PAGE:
CHARLESTON, W.Va. — After a long and emotional debate, the House of Delegates passed its foster care bill and sent it to the Senate.
Both sides agreed the 44-page HB 2010 isn’t perfect. But both sides agreed they want to do the best thing for the kids. But one side said the best thing is to pass it and the other side said the best thing is to kill it.
Health chair Joe Ellington, R-Mercer, described the bill and listed the major points: A $225 million Department of Health and Human Resources contract with a managed care organization to manage the children’s healthcare; an ombudsman to defend the rights of the foster children and parents; performance-based contracting with placement agencies to place children in foster homes; a study of kinship care for foster children; a protection for parents in medically assisted substance abuse treatment from termination of parental rights solely because of that situation; moving from an annual foster home assessment to a three-year to reduce the burden on foster parents.
Ellington said one aim of the bill is to keep more foster kids in West Virginia.
Delegate Steve Westfall, R-Jackson, said he and Ellington have been in conversations about ways to improve the foster care system for several years. Three of his adopted children are from the foster care system.
He cited some grim numbers DHHR has presented to committees considering the bill. The number of children in foster care has climbed from 4,300 in 2013 to 7,200 last year; 500 of those are house out of state.
Westfall raised a black plastic trash bag and said that’s what foster kids use for suitcases; they move so much.
“This doesn’t solve the problem,” he said. “But it is a big start.”
DHHR has said the foster care problem is too big for it to manage, which is why it wants to outsource to a for-profit managed care organization (MCO) and has a nearly 800-page contract already prepared. DHHR told legislators it’s going with an MCO whether the bill passes or not.
Delegate Barbara Evans Fleischauer, D-Monongalia, said the problem isn’t the fault of the overworked, underappreciated Child Protective Services who have huge, unwieldly caseloads.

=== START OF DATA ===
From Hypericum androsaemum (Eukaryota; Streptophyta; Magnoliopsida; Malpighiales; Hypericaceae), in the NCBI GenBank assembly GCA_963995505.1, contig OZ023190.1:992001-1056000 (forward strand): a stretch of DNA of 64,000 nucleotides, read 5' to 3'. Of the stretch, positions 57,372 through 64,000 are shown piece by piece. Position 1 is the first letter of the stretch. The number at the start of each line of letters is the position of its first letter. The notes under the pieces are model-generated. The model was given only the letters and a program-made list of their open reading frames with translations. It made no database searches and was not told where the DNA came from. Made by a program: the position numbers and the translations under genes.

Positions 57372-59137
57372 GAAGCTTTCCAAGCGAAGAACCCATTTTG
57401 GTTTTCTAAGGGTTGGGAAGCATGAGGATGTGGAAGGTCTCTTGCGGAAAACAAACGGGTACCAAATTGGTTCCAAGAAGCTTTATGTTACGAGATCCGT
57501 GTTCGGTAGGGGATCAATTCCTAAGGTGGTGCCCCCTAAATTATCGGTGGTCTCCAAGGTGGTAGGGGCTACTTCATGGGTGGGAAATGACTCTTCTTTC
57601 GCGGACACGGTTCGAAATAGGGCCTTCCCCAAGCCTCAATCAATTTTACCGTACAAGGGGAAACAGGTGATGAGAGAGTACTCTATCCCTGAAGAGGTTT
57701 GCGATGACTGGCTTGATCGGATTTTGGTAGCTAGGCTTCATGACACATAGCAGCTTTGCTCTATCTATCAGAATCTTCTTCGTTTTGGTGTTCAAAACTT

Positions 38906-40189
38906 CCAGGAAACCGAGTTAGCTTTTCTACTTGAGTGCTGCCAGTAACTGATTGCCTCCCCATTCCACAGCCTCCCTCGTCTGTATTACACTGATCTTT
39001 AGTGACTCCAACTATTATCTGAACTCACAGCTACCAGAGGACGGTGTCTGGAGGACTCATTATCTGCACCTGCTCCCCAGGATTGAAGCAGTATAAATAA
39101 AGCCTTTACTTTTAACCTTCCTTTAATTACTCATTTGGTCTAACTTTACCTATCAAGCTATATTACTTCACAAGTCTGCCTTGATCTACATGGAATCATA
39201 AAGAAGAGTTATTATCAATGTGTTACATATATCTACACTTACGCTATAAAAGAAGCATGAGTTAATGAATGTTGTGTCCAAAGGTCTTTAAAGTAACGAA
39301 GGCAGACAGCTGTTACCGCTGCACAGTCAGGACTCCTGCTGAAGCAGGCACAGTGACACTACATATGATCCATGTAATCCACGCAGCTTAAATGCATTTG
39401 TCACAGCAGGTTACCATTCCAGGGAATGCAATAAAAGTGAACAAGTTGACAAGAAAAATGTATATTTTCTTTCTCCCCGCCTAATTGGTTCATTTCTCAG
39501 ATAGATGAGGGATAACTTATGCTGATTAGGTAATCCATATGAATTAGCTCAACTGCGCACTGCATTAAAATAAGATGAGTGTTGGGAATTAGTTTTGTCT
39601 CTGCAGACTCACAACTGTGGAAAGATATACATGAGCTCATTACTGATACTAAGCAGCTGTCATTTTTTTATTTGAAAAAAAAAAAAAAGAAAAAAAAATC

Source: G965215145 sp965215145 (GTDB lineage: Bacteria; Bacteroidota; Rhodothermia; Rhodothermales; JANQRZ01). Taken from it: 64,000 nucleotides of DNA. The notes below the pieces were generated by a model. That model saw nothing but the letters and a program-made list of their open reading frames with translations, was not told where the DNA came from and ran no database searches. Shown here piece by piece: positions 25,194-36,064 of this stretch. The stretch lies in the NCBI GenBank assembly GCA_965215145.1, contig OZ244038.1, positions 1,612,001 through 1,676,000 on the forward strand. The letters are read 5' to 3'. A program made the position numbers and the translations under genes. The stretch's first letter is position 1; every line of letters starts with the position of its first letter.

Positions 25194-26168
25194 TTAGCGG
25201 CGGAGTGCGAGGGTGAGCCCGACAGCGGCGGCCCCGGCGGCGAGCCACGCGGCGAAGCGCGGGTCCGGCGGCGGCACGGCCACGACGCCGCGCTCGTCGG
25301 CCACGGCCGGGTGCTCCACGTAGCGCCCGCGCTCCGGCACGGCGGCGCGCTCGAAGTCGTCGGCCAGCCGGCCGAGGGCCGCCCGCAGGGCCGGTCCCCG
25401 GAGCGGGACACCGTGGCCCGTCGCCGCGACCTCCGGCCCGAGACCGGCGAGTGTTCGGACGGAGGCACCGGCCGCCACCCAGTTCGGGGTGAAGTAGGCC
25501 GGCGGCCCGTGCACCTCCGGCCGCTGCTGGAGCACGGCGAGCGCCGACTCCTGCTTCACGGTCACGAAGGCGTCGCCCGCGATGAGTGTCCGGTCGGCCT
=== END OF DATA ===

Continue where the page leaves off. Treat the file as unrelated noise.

“We shouldn’t be making profits off of our most vulnerable children.”
Delegates Amanda Estep-Burton, D-Kanawha, and Danielle Walker, D-Monongalia, both complained that no foster families were included in the shaping of the bill.
But Delegate Kayla Kessinger, R-Fayette and lead sponsor, said she’s spent a year talking to all manner of people with a stake in the issue, including foster children and parents. DHHR treats kids like numbers.
“We are in a state of emergency,” she said. “The conversation shouldn’t be about corporations and bottom lines, but about the kids.”
Delegate Pat McGeehan, R-Hancock, works at a residential care center that also functions as a charter school. He’s seen what kinds of traumas the kids have to deal with – including drug overdoses, overdoses by their parents, parents dead of overdoses.
MCOs don’t have the best track record, he said. “This bill is not really going to correct the problem because the problem is far deeper than most of us recognize.” Partly, it’s a lack of purpose in people’s lives.
Delegate Larry Rowe, D-Kanawha, talked about the 10 percent profit –$22.5 million – the MCO will make and advocated for attempting a more limited pilot project before going for a statewide contract.
Delegate Lisa Zukoff, D-Marshall, said her heart was saying no but her head said yes. DHHR is a behemoth and it’s been broken for the 35 years she’s worked with it. A change is needed and she would reluctantly vote yes.
Bill proponents cited some of the other grim numbers DHHR related to make their point action is needed now: 43 percent of kids entering foster care are 5 or younger.
Of those raised in foster care: 39 percent have had a mental health diagnosis in the past year; 44 percent have had substance abuse or dependence; less than half attain a high school diploma; less than half are employed; 68 percent of males and 40.5 percent of females have been arrested since leaving foster care.
Closing the debate, Ellington pointed out that foster parents don’t have to choose an MCO for their foster children’s medical care, they can stay with Medicaid; 400,000 of the 500,000 state residents on Medicaid use an MCO and it has saved the state money.
Addressing the entire bill, flaws and all, he said, “This is just one option. It’s not the cure.”
The vote was 67-32. Nine Democrats voted yes; one Republican voted no.